The First to believe the Russians posed a threat to Britain
William Moorcroft was an English explorer who was an East India Company servant who through his travels in the lands north of India came to believe that the Russians posed a threat to British India. He came to this conclusion about the Russians at a time when Russia was an ally of Britain but despite that was one of the first to explore the regions of the Himalayas, Pamirs and the lands of central Asia ruled over by a variety of Emirs and Khans in order to gain intelligence about a region he believed would be fought over by the British and Russians. As such he can be one of the first men to play the Great Game – that game of chess played out between Russia and Britain in the c19th to see who would dominate the region which so many believed was vital to Britain’s wealth and security.
He Grew up to become a Veterinary Surgeon
Moorcroft was born in Lancashire to a farming family and when William showed an ability to treat diseased animals local landowners enabled him to attend a veterinary college in France and qualified as a veterinary surgeon in 1789. He began to practise in London and helped to set up a hospital for horses and later in 1795 produced a pamphlet for the treatment of horses.
Joining the East India Company
In 1808 Moorcroft joined the East India Company to take charge of the Company’s stud in Calcutta. He found on arrival that the quality of the stock was poor and soon set about improving the quality of the horses. He introduced the cultivation of oats and began to travel extensively north of the Himalayas.
He travelled to Tibet in search of horses in 1812 and returned without any to the annoyance of his employers but he did learn from Tibetans of Russian traders working in the area and began to believe that the Russians posed a threat to the British position in India. He realised the potential of the area for British trade and on his return urged his superiors in Calcutta to adopt a forward policy in Central Asia to pre-
A Breed of Horse that had Stamina and Speed
Moorcroft became convinced that in Central Asia there existed a breed of horse that had great speed and stamina. He heard that in Bukhara, south of the Karakum Desert, there was the finest horse market in the whole world and after a campaign of several years eventually persuaded his superiors to allow him to explore the routes through Afghanistan to Bukhara.
His First Expedition
After a years preparations Moorcroft left East India Company territories in March 1819 for a 2000 mile expedition. He had no official status so that he could be disowned if caught. He had a column of oxen pulling carts that were laden with everything from porcelain to pistols that he could exchange or use as presents. His two main colleagues were George Trebeck and George Guthrie. Afghanistan was going through a period of civil strife, so Moorcroft decided to skirt Afghanistan and approach Bukhara from the east through the city of Leh, capital of the Buddhist kingdom of Ladakh which was reached in September 1820.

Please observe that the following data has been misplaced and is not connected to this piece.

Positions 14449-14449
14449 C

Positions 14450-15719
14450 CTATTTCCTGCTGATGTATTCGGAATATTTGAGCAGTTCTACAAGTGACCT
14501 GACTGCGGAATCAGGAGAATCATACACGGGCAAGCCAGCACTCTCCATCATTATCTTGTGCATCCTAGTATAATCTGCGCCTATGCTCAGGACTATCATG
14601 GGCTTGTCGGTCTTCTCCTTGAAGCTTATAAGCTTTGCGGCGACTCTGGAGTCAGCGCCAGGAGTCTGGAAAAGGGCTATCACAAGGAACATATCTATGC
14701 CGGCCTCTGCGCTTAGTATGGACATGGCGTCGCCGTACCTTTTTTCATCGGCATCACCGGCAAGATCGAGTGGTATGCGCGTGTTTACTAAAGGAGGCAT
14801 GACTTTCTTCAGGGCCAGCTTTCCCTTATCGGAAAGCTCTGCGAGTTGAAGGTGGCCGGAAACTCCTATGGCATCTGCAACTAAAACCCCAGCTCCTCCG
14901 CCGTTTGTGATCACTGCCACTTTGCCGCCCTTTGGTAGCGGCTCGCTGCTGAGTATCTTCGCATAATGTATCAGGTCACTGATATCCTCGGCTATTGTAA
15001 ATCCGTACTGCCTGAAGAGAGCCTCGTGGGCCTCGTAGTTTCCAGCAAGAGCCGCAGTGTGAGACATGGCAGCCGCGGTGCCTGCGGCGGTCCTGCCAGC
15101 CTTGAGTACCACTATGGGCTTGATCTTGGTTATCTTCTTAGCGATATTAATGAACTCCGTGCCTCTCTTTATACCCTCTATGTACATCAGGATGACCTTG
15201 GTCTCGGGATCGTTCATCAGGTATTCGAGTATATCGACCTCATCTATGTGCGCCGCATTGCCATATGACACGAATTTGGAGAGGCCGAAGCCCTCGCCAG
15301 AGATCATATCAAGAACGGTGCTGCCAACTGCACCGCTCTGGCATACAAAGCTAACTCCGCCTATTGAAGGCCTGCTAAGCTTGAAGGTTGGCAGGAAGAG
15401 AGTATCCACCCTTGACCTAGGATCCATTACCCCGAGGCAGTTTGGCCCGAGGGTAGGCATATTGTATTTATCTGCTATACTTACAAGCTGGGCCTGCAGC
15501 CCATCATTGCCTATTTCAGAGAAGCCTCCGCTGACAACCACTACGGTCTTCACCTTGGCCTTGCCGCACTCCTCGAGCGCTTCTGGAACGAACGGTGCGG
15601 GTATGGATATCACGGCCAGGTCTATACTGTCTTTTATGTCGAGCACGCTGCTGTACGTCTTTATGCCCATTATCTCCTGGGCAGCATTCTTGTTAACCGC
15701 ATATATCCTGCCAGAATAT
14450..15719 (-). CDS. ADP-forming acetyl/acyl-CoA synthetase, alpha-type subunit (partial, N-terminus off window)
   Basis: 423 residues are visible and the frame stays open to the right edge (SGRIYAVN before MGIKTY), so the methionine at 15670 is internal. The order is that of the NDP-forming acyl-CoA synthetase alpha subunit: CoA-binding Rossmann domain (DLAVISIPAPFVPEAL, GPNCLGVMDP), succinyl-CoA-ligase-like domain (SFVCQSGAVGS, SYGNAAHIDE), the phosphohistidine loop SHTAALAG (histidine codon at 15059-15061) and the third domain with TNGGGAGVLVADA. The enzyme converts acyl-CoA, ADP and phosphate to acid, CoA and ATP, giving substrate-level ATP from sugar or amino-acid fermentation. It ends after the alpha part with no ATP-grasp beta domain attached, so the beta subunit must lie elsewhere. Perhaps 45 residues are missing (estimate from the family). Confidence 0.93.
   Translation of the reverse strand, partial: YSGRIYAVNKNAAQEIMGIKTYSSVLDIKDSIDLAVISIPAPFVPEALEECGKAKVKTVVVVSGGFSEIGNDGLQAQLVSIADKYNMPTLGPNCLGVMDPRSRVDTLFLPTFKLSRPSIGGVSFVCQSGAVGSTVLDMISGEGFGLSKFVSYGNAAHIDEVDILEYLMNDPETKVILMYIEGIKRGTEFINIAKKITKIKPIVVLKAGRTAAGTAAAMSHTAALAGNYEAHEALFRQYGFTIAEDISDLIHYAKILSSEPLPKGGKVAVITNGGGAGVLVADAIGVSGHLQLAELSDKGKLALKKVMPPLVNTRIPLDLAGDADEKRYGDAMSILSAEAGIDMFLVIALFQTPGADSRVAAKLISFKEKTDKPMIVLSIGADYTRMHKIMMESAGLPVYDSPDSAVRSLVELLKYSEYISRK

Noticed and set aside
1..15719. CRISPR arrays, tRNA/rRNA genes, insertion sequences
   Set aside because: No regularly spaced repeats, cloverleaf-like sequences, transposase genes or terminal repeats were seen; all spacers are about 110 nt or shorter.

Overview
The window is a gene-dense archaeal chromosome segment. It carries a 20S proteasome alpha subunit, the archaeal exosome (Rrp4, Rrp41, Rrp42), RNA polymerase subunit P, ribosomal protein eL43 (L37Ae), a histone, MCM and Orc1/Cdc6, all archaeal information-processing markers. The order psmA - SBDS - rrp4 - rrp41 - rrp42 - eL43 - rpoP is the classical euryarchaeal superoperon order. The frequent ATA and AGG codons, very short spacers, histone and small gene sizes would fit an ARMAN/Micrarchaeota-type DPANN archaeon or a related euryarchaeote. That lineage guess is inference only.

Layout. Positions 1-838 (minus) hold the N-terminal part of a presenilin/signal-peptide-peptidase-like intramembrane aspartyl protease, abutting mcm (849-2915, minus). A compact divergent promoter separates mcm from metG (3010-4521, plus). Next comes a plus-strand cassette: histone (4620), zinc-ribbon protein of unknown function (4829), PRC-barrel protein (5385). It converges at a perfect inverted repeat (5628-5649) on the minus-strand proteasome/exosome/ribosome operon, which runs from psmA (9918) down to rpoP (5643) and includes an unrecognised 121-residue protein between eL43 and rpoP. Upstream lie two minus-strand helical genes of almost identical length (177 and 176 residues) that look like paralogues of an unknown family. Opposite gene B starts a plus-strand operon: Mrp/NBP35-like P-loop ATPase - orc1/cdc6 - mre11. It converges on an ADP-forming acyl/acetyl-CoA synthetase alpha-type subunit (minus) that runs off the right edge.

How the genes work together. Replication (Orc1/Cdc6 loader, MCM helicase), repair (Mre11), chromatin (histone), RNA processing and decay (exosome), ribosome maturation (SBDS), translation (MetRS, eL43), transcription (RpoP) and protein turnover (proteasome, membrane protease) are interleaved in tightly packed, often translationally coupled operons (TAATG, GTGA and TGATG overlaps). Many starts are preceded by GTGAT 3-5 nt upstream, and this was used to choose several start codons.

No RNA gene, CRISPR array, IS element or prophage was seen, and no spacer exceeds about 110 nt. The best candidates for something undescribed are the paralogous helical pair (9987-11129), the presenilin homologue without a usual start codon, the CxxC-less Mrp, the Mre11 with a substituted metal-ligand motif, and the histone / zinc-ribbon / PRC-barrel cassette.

The Russians had got there first
Moorcroft had not been in Leh long before he discovered that Russia was already trading with the kingdom. A Russian by the name of Aga Mehdi had established a link between the tsar and the government in Leh and had also established links with local leaders in Kashgar, a Muslim area in the far west of China. Mehdi had let it be known that Russia would support local leaders throw off the mantle of Chinese control. Clearly the Russians had a head start on the British in extending influence and control in Central Asia. Mehdi though died under mysterious circumstances and Moorcroft used the opportunity to conclude a commercial treaty with the government of Ladakh by which the whole of central Asia was to be opened to British trade. Unfortunately for Moorcroft, he had no authority to negotiate and sign such a treaty which was being made with a territory which was regarded as a protectorate of Ranjit Singh, the leader of the Punjab and a British ally. The treaty was subsequently disowned by the British government and Moorcroft was suspended by the British government. Before a second letter could arrive recalling him, Moorcroft left Leh in the Spring of 1824 for Bokhara which was to be reached via Kashmir and the Punjab.
Travelling beyond Leh was difficult because local merchants controlled the route, but Moorcroft and his party reached Bokhara on February 25, 1825. The city was the holiest city in Muslim central Asia and as they entered the city they were taken for Russians by the local children, thus making Moorcroft even more paranoid about Russian intentions in this part of the world.
He died in a remote village
The Russians had arrived several years previously and established a lucrative trade in their industrial goods. For the Russians the Great Game was always just as much about extending trade to maintain the industrialisation of Russia. Moorcroft tried to initiate trade with the local people, but he found they preferred the inferior industrial goods they were buying from the Russians. Moorcroft did not even find the horses he was looking for and soon began the journey back to India. Soon after leaving Bokhara Moorcroft left the main body of his expedition to try and buy horses from a remote village. He was never seen again and is thought to have died from enteric fever around the 25 August 1825. His body was later found and brought back by his men to Balkh and buried there. Soon after his colleagues George Trebeck and George Guthrie also died.
His Grave was found by Alexander Burnes
In 1832 Alexander Burnes found Moorcroft’s grave, half covered by a mud wall whilst on a trip himself to Bokhara. He reburied Moorcroft alongside a road along which Russian soldiers passed on their way to Afghanistan in 1980. Moorcroft was one of the first players of the Great Game, but he was by no means the last.
William Moorcroft’s Plaque in Lahore